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Title: The internal rotation and shift-test for the detection of superior lesions of the rotator cuff : reliability and clinical performance
Author(s): Fieseler, Georg
Laudner, Kevin
Sendler, Julia
Cornelius, Jakob
Schulze, StephanLook up in the Integrated Authority File of the German National Library
Lehmann, WolfgangLook up in the Integrated Authority File of the German National Library
Hermassi, Souhail
Delank, Karl-Stefan
Schwesig, RenéLook up in the Integrated Authority File of the German National Library
Issue Date: 2022
Type: Article
Language: English
Abstract: Background: Using reliable and valid clinical tests are essential for proper diagnosis and clinical outcomes among injuries involving the rotator cuff. The addition of a new clinical examination test could improve the clinical diagnosis and informative value of the sensitivity and specificity of pathology. This study of diagnostic accuracy evaluated the use of a new rotator cuff test, called the internal rotation and shift-test (IRO/shift-test), to determine its reliability and clinical performance (sensitivity, specificity, positive (PPV)/negative predictive value (NPV)). Clinical diagnostic outcomes were confirmed with radiological findings (MRI). Methods: 100 patients from a specialized shoulder unit participated (64 male, 36 female, mean age: 55 ± 13.5 years). A single-blinded (no knowledge of prior clinical or technical diagnostics) study design was used with two experienced physicians performing the IRO/shift-test. For clinical performance, all clinical testing was compared with MRI. Results: The intra-rater (ICC = 0.73, 95% CI: 60-82) and inter-rater (ICC = 0.89, 95% CI: 81-94) coefficients for the IRO/shift-test showed good-to-excellent reliability. 75% of the patients showed a positive IRO/shift-test, while 65% had a radiologically diagnosed superior rotator cuff tear. 60% of these patients had both a positive IRO/shift-test and objective rotator cuff tear via MRI. The sensitivity of the IRO/shift-test to detect superior rotator cuff lesions based on MRI diagnosis was calculated at 92% (95% CI: 86-99%), while specificity was 67% (95% CI: 50-84%). Predictive values were also found to be high with 86% PPV (95% CI: 78-94%) and 80% NPV (95% CI: 64-96%). Conclusion: Our results demonstrate that the IRO/shift-test is a reliable and valid tool for assessing superior rotator cuff pathology. With good-to-excellent intrarater and inter-rater reliability and strong sensitivity and specificity this test should be considered a valuable addition to clinicians’ cadre of clinical evaluation tools.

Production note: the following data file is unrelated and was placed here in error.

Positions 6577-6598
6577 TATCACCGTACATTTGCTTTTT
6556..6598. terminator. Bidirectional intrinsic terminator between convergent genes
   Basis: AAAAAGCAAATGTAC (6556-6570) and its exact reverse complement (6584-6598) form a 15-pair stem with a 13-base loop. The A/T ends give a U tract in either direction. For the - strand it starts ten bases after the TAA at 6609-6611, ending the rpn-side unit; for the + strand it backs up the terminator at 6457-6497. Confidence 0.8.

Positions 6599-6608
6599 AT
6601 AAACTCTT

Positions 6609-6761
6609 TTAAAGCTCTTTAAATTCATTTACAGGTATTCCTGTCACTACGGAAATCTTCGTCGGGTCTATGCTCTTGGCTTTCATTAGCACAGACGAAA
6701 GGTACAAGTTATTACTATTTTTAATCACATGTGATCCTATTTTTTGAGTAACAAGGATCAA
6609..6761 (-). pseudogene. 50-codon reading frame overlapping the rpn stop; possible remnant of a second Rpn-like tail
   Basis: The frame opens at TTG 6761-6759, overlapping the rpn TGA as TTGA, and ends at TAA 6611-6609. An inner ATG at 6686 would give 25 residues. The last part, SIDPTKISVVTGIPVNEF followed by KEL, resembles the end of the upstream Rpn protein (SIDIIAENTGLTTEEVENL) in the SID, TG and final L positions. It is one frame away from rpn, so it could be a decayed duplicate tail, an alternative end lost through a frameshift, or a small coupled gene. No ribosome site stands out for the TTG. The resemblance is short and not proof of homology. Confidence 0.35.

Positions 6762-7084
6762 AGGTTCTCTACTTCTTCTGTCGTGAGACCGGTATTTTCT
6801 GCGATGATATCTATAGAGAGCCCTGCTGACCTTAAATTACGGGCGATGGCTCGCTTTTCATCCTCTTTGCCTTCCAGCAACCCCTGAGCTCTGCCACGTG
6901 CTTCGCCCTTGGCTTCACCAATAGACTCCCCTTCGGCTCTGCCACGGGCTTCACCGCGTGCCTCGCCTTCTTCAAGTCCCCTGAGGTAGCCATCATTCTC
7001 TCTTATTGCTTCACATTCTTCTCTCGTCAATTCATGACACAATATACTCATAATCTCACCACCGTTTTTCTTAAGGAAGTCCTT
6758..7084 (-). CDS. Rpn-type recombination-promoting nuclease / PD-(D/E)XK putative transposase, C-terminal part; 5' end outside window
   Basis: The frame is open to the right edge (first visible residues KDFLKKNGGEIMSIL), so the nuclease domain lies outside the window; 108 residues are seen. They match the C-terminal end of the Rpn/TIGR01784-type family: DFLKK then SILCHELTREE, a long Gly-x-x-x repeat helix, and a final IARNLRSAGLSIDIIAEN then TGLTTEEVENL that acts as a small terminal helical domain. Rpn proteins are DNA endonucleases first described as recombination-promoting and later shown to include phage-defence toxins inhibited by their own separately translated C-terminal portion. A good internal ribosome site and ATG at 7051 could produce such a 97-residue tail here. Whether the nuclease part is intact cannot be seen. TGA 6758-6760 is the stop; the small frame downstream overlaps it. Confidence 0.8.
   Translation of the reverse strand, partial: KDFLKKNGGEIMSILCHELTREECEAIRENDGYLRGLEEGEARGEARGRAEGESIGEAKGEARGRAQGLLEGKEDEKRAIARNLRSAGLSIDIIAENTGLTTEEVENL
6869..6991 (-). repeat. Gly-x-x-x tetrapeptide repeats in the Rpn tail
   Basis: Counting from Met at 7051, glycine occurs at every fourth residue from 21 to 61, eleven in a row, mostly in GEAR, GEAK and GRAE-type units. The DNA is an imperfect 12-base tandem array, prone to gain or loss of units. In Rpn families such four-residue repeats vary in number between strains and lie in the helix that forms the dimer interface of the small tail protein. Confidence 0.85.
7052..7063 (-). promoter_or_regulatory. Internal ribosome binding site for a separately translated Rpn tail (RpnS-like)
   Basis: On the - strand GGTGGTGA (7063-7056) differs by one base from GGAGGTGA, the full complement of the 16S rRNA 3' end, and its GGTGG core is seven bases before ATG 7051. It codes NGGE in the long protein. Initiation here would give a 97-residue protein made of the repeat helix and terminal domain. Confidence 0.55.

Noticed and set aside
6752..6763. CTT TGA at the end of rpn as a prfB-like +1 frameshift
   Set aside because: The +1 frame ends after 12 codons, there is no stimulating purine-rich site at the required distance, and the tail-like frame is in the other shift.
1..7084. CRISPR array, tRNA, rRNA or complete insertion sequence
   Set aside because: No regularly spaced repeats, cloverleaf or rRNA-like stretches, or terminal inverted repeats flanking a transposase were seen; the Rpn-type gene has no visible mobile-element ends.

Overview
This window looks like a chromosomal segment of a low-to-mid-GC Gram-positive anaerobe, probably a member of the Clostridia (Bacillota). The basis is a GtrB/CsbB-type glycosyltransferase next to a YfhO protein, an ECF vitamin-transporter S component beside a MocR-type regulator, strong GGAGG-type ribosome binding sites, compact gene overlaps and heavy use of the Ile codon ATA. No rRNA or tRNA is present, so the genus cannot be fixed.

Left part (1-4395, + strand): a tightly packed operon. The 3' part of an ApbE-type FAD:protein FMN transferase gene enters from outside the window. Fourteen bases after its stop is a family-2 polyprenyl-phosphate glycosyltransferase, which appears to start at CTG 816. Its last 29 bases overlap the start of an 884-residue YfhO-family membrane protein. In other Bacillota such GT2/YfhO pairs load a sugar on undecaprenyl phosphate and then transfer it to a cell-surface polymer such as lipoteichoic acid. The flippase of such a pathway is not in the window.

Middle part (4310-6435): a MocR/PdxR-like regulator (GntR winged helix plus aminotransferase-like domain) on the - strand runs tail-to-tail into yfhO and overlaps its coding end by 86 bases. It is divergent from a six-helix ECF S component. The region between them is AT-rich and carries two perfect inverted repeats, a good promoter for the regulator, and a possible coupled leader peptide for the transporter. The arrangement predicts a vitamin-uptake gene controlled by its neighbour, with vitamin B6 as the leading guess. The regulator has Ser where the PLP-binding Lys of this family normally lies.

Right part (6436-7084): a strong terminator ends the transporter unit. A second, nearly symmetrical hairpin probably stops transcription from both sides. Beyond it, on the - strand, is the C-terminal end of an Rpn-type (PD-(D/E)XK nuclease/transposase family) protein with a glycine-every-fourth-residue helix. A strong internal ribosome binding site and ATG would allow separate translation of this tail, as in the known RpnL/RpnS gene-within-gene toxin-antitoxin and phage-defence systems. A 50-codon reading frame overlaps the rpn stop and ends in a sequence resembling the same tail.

Open Access: Open access publication
License: (CC BY 4.0) Creative Commons Attribution 4.0(CC BY 4.0) Creative Commons Attribution 4.0
Journal Title: JSES international
Publisher: Elsevier
Publisher Place: Amsterdam
Volume: 6
Issue: 3
Original Publication: 10.1016/j.jseint.2022.01.011
Page Start: 495
Page End: 499
Appears in Collections:Open Access Publikationen der MLU

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